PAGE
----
Will these silly hats really help me make decisions?

Not Another One!In an earlier post I described Edward DeBono’s Six Thinking Hats. This is a technique to help you adopt a variety of thinking styles for better decisions, individually or in groups. The white hat represents logic and information, the red hat is emotion and intuition, the black hat is risks and problems, the yellow hat is benefits and opportunities, the green hat is creativity, and the blue hat is process and management.

I ran a workshop over the weekend with an exercise based on the hats. I use real hats because it helps people take on unfamiliar thinking styles (and it’s fun). If you’re an upbeat person you’ll have a hard time getting into the critical mood of the black hat, and it helps to have a costume to put on to help you play the bad guy. I had them wearing different hats so that they could experience the various viewpoints at once, get a feel for them, and incorporate them into their own bag of thinking tricks.

One unexpected outcome was that that several participants said it helped to understand the others and to accept their viewpoints. One woman said that it helped her understand her “black hat” husband and value his devil’s advocate positions, which had always felt like a put-down.

It turns out that the six hats can help you through each of the seven steps of making a decision. Here’s how.

1. Mission: Discover the question to be asked
• White: What does the current data show to be the major issue or need?
• Red: Is there an issue pulling on me emotionally?
• Black: What makes me dissatisfied?
• Yellow: Is there an opportunity?
• Green: Are there new goals I haven’t considered?
• Blue: Let’s schedule a meeting to discuss this.

2. End-time: Set a deadline to reach a decision and to act
• White: What information do we need?
• Red: How much time does this deserve?
• Black: What is the cost of delay?
• Yellow: What is the benefit of a speedy decision?
• Green: Is there a clever, quick way to decide this?
• Blue: I’m putting the deadline on my calendar and I’m going to take action on that date.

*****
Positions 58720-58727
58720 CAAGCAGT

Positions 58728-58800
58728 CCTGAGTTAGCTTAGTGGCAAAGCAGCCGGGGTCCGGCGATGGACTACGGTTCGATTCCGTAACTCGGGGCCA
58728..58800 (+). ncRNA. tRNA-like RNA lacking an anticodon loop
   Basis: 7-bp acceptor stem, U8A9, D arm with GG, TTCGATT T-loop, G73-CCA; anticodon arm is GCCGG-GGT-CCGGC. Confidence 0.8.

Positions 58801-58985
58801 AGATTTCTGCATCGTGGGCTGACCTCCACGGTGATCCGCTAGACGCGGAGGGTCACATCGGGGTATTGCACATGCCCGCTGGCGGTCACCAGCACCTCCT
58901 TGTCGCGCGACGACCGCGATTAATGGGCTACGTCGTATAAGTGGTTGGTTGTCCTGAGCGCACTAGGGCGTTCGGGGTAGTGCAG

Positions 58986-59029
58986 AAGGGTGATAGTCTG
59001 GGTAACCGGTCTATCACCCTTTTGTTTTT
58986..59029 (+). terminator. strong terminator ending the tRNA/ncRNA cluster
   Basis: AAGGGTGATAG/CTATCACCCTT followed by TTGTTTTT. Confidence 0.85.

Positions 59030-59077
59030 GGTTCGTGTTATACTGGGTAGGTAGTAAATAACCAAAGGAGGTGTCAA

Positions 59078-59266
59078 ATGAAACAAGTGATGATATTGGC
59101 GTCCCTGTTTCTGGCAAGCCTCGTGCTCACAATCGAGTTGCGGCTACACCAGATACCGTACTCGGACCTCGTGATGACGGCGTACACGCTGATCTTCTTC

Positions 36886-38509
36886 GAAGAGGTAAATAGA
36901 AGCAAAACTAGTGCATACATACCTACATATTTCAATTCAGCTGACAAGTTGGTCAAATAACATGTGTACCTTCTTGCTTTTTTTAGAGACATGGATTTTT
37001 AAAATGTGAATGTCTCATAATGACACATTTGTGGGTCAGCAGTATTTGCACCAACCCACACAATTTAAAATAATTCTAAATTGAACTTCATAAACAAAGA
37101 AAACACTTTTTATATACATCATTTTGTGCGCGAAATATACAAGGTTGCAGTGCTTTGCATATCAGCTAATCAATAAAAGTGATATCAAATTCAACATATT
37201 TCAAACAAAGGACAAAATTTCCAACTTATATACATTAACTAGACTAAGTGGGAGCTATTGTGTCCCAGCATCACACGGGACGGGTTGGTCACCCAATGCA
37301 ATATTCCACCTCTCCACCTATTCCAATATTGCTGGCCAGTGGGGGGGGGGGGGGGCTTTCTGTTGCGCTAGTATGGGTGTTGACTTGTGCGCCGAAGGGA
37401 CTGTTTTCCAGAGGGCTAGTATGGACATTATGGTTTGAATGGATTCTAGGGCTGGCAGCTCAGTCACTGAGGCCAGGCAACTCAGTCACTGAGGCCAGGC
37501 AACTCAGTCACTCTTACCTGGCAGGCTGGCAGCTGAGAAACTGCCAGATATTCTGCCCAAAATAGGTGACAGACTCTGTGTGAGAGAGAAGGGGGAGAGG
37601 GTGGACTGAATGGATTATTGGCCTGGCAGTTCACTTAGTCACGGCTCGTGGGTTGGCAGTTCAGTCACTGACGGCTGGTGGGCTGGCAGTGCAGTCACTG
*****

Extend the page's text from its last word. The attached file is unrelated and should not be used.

3. Goals: Identify the full range of goals, needs, and constraints
• White: What are the stated requirements? Why? Why? Why?
• Red: What does success feel like?
• Black: What do I want to avoid?
• Yellow: What do I want to happen?
• Green: Imagine perfect success.
• Blue: Write down all the goals and constraints.

4. Alternatives: Identify the full range of options
• White: Are there alternatives we already know about?
• Red: What does intuition tell us to add?
• Black: Do we need some alternatives to avoid problems?
• Yellow: Do opportunities suggest other alternatives?
• Green: What other alternatives might we consider?
• Blue: List all the alternatives without evaluation.

5. Visualization: Visualize the consequences of each alternative
• White: What does the analysis show?
• Red: How would I subjectively rate each alternative against each goal?
• Black: What’s the worst that could happen?
• Yellow: What’s the best that could happen?
• Green: What are some alternative futures?
• Blue: Keep track of the results in a grid.

6. Insight: Choose the best alternative
• White: Analyze the results grid
• Red: How do I feel about the alternatives?
• Black: Assess each alternative in terms of risk
• Yellow: Assess each alternative in terms of payoff
• Green: Have we missed anything?
• Blue: Document the conclusion.

7. Make it happen: Act on your decision
• White: The decision is made. Let’s do it.
• Red: It feels right. Let’s do it.
• Black: We don’t want to drag it out. Let’s do it.
• Yellow: Things will be better once we take action. Let’s do it.
• Green: Change is good. Let’s do it.
• Blue: We’ve been through all the steps. Let’s do it.

Have you used Six Thinking Hats? What was your experience?

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